Secularism is the important bit because it allows for atheist and theist folks to work together towards a common goal, which is the establishment of laws and policy that is neutral with respect to whatever your beliefs regarding supernatural entities and mystical agents might be. It’s obvious why atheists should care about this, and theists should care because they’d also not like religious laws, if those laws happened to derive from the utterances of a god other than theirs.


DignitySA on Belgium’s child euthanasia decision

This is too interesting an issue to be posted on Facebook alone, so I’d like to share Prof. Sean Davison’s (of DignitySA) comment on Belgium’s recent Parliamentary vote to approve (voluntary) euthanasia for children. As many readers will know, I support voluntary euthanasia, and in a local context, support Davison and DignitySA’s efforts in campaigning for a right to die in South Africa. You can “like” DignitySA on Facebook, and/or become a member via the DignitySA website.

What the Belgian Parliament has voted to allow is unprecedented, in the sense that it will allow for voluntary euthanasia (in short, you choose to die – we’re not talking about “pulling the plug” on a comatose person) for a child of any age, rather than only children of a certain age (in the Netherlands, voluntary euthanasia is permitted for children 12 and older).

On their Facebook page, Davison offered this comment:

I can understand that the Belgian law makers were motivated by compassion when passing this law but it is hard to believe that a child has the capacity to make an informed decision about whether to live or die when adults struggle with the concept. So often an adult who has chosen to end their life when terminally ill will cling on and cling on, unable to follow through with their decision. How can a young child be expected to make such a decision?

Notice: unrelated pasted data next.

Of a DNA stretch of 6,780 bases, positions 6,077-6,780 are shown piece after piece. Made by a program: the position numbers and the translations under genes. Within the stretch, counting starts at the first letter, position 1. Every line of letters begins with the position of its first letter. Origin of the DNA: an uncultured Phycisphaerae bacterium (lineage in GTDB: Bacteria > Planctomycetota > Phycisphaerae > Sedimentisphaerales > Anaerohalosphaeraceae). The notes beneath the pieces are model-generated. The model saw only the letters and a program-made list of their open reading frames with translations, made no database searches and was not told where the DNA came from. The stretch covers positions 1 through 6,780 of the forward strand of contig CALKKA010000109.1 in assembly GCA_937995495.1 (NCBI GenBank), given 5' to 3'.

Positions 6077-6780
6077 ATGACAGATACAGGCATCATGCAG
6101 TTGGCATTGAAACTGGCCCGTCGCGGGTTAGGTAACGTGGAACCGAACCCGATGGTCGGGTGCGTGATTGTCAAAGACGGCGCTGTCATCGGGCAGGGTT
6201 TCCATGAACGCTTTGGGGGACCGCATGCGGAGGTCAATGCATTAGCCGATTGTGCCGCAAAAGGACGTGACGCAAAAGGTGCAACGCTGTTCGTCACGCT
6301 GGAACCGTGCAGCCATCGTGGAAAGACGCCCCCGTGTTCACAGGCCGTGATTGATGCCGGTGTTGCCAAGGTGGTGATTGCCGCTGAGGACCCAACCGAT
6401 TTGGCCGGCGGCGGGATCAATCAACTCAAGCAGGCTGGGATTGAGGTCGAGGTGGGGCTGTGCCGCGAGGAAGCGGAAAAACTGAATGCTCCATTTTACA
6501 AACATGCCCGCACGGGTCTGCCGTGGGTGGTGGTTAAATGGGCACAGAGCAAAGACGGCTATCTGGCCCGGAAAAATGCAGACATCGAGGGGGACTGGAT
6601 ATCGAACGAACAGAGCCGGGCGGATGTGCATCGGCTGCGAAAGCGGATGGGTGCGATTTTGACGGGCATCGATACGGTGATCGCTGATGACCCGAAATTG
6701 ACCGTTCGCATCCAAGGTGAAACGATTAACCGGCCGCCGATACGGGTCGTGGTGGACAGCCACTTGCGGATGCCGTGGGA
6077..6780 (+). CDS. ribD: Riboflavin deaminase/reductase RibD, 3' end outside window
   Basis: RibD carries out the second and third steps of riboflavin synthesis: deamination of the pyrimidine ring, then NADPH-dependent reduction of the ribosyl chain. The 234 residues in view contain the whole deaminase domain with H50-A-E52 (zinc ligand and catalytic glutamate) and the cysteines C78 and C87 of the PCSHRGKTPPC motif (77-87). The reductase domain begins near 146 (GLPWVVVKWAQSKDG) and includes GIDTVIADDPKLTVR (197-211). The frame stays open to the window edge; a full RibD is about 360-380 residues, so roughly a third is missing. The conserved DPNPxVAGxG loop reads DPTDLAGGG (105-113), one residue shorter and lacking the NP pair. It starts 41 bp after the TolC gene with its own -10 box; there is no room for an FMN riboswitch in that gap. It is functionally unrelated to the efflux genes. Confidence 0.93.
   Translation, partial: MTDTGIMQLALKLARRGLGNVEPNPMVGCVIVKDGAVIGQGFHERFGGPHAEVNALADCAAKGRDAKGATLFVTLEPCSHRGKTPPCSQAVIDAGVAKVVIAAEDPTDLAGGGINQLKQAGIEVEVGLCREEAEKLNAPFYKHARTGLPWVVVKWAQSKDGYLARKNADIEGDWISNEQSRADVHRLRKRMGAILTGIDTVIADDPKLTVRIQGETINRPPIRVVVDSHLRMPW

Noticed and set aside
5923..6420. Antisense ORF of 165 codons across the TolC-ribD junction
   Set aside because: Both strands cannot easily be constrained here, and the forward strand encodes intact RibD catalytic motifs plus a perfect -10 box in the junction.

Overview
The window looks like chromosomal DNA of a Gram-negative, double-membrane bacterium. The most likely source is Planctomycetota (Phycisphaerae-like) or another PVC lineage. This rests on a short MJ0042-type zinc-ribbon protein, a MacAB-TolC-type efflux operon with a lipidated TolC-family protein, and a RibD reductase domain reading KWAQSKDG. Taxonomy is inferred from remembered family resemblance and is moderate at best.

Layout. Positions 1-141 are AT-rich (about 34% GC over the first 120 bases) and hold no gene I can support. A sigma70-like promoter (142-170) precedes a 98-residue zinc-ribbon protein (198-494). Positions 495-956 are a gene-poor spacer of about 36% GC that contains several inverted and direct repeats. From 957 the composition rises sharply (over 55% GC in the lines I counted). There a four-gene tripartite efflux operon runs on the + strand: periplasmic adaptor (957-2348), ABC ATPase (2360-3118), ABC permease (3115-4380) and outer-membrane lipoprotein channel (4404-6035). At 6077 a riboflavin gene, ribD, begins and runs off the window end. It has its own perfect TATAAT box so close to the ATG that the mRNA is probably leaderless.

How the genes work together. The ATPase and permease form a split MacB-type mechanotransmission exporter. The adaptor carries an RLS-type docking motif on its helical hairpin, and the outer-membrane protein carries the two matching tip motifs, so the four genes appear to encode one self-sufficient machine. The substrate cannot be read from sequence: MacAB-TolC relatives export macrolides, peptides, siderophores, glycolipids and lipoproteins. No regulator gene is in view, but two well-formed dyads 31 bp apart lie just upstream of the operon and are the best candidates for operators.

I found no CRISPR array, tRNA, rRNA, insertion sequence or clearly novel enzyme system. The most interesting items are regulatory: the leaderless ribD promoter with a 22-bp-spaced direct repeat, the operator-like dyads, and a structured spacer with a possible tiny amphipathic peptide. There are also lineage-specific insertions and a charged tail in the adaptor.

Our culture and humanity has determined the age when a person is responsible and mature enough to be able to vote, to join the army and die for the country, and to get married.

It is this same responsibility and maturity a person needs to be able to make a decision on whether to live or die. This is not a choice that should be given to a child.”

I can understand a conservative stance on this, but don’t agree with it. Ages of maturity are convenient fictions that correlate with competencies of various sorts, yes – but we use those convenient fictions only because it’s too time and labour-intensive (or, practically impossible) to determine whether the competencies actually exist in individuals.

At the age of (roughly) 16 (or 18), we know that most humans will be safe enough drivers, or responsible enough drinkers, etc. If we had the means, money and time, we’d want to be able to test 15 year-olds to see whether they were capable of these things, just as we’d want to test 19 year-olds and deny them these rights, if they aren’t capable of using them responsibly. At least, that’s my view.

Assisted suicide is one of those issues where the demand is so low, and infrequent, that the relevant competencies can arguably be tested directly, allowing us to do away with the convenient fictions.

In this case, the Belgian Parliament has ruled that “Children, just as adults do now, will need to go through extensive psychological evaluations with multiple doctors. Parental consent will be required as well as a written request by the patient.” For comparative purposes, consider that in the Netherlands (for children 12 and older), only 5 children have met these criteria and chosen suicide since 2002, so there’s no reason to believe this is creating a slippery slope.

As difficult as these decisions are – even more so for people we regard as more vulnerable – the Belgian stance seems logically consistent, and reasonable. Having said that, I’m sympathetic to the caution. It’s just that we’re not going to fix all our our anachronistic moral standards without some moral courage.